The Start-up visa and Innovator visa viability eligibility criteria
All applicants for the Start-up and the Innovator visa have to be endorsed by a Home Office approved Endorsing Body who has to assess the visa applicant’s business ideas for:
The “viability” criteria for both the Start-up visa and the Innovator visa has been amended to change the wording to say that the applicant’s business plan must be realistic and achievable based on the applicant’s available resources.
Innovator visa and already trading business
An Innovator visa applicant can now apply for a visa if their business is already trading provided that they were one of the founders of the business.
Changing business venture
The new Immigration Rules will clarify that Start-up and Innovator visa applicants can change their business venture provided that the Endorsing Body is satisfied the new venture meets all of the eligibility criteria. That means that visa applicants won't have to apply for fresh endorsement or submit a new visa application.
The Start-up visa and Innovator visa business plan
Founders of their business
Relying on their own business plans and have generated the ideas in the business plan or made a significant contribution to those ideas
Responsible for executing the business plan.
Business immigration solicitors assume that theses Immigration Rule changes are being brought in to avoid the scenario where a visa applicant relies on someone else to come up with a business idea, then employs a business plan writer to prepare the business plan forming the basis of the endorsement process for the Start-up or Innovator visa, and once they have secured their visa employs a manager to execute the business plan.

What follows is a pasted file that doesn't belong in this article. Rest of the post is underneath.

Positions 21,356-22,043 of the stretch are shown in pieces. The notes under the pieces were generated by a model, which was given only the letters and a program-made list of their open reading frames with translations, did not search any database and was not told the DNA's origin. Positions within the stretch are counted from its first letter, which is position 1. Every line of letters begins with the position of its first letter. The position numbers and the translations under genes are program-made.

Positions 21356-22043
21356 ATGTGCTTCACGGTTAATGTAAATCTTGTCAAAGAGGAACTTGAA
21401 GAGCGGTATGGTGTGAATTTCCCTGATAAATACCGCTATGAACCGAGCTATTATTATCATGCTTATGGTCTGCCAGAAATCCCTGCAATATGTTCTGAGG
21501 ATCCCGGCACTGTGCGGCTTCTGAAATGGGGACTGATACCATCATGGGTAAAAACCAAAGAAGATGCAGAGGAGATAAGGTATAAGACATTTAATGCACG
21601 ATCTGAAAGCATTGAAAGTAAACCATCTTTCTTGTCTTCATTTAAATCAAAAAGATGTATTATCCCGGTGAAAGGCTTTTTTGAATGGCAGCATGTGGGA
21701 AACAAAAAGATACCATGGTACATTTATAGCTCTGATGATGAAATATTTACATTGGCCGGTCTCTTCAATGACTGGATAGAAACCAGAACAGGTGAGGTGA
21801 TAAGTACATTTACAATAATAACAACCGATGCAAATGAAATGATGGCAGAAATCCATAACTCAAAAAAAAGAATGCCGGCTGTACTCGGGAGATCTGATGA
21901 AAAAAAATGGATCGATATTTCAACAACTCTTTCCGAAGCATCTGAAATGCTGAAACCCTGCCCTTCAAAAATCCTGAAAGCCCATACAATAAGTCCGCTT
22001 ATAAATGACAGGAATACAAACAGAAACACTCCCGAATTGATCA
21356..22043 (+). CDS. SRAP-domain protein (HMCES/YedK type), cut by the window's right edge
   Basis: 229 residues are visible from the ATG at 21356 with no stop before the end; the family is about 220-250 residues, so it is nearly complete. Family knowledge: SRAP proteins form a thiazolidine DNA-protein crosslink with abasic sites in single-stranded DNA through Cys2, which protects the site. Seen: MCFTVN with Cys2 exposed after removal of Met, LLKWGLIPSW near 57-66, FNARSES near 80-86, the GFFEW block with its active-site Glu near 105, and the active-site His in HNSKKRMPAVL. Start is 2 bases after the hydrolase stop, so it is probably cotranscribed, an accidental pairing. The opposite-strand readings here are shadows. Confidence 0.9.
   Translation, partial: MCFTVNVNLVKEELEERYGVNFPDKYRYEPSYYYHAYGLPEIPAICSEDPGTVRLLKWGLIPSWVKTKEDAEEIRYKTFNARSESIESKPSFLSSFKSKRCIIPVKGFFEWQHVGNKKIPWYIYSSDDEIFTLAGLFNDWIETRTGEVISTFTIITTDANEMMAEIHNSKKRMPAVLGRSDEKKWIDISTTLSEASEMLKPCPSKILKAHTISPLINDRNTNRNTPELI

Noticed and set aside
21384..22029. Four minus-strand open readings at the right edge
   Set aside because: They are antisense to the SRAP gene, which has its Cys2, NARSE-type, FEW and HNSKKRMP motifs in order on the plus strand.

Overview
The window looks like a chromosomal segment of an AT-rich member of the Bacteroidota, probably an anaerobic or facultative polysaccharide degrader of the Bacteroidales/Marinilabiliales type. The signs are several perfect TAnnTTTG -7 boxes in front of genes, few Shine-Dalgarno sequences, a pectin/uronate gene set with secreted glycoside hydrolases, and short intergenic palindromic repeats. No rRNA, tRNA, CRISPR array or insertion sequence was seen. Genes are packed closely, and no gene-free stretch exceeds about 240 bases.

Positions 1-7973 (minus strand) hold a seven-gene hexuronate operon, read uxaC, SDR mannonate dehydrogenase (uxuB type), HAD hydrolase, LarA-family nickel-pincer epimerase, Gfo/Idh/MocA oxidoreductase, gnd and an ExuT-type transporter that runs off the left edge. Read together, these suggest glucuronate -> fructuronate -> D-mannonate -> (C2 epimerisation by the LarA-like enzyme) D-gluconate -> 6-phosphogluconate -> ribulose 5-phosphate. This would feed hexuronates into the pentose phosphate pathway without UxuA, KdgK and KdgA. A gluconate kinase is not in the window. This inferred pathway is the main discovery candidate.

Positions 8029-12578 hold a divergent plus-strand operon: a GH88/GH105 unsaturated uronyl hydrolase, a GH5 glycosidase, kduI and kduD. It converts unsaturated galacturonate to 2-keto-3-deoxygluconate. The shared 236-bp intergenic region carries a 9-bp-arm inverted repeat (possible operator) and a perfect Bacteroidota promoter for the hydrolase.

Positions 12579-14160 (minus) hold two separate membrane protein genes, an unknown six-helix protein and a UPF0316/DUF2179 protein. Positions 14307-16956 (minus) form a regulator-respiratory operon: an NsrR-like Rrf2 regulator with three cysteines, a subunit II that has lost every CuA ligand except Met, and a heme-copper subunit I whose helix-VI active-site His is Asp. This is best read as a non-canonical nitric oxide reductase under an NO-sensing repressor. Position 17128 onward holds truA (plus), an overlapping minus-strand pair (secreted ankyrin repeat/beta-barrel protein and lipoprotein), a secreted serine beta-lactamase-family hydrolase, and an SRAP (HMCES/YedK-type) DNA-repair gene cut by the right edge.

Start-up visa and Innovator visa solicitors say it is best to take early legal advice if you are thinking about applying for a Start-up or an Innovator visa to get guidance on the professional help you can seek when drawing up your business plan and executing your business ideas. That is because whilst you may be a brilliant entrepreneur with a very innovative business idea you may not be the best at writing a business plan. Likewise, whilst you may be excellent in design and product development, your skills may not lie in sales or business figures. The changes to the Immigration Rules don’t mean that you can't rely on professional help where you need it as, after all, the Start-up and the Innovator visa were designed to attract those with entrepreneurial spirit wanting to start up business in the UK.
Start-up visa and Innovator visa solicitors
Legal 500 and Chambers Guide to the Legal Profession recommended central London OTS Solicitors specialise in business immigration visas. The Start-up visa and Innovator visa solicitors can guide you through the changes to the Immigration Rules and help you secure your Start-up visa or Innovator visa.
With a vast amount of experience in representing Start-up businesses and entrepreneurs, our London business immigration solicitors understand the needs of entrepreneurs for no nonsense clear Immigration advice tailored to personal and business needs.
Call us on 0203 959 9123 to discuss how our experienced London Start-up visa and Innovator visa solicitors can help you or complete the online enquiry form . Appointments are available through video conferencing, Skype or telephone appointments.
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Posted on: Wednesday, 20 May, 2020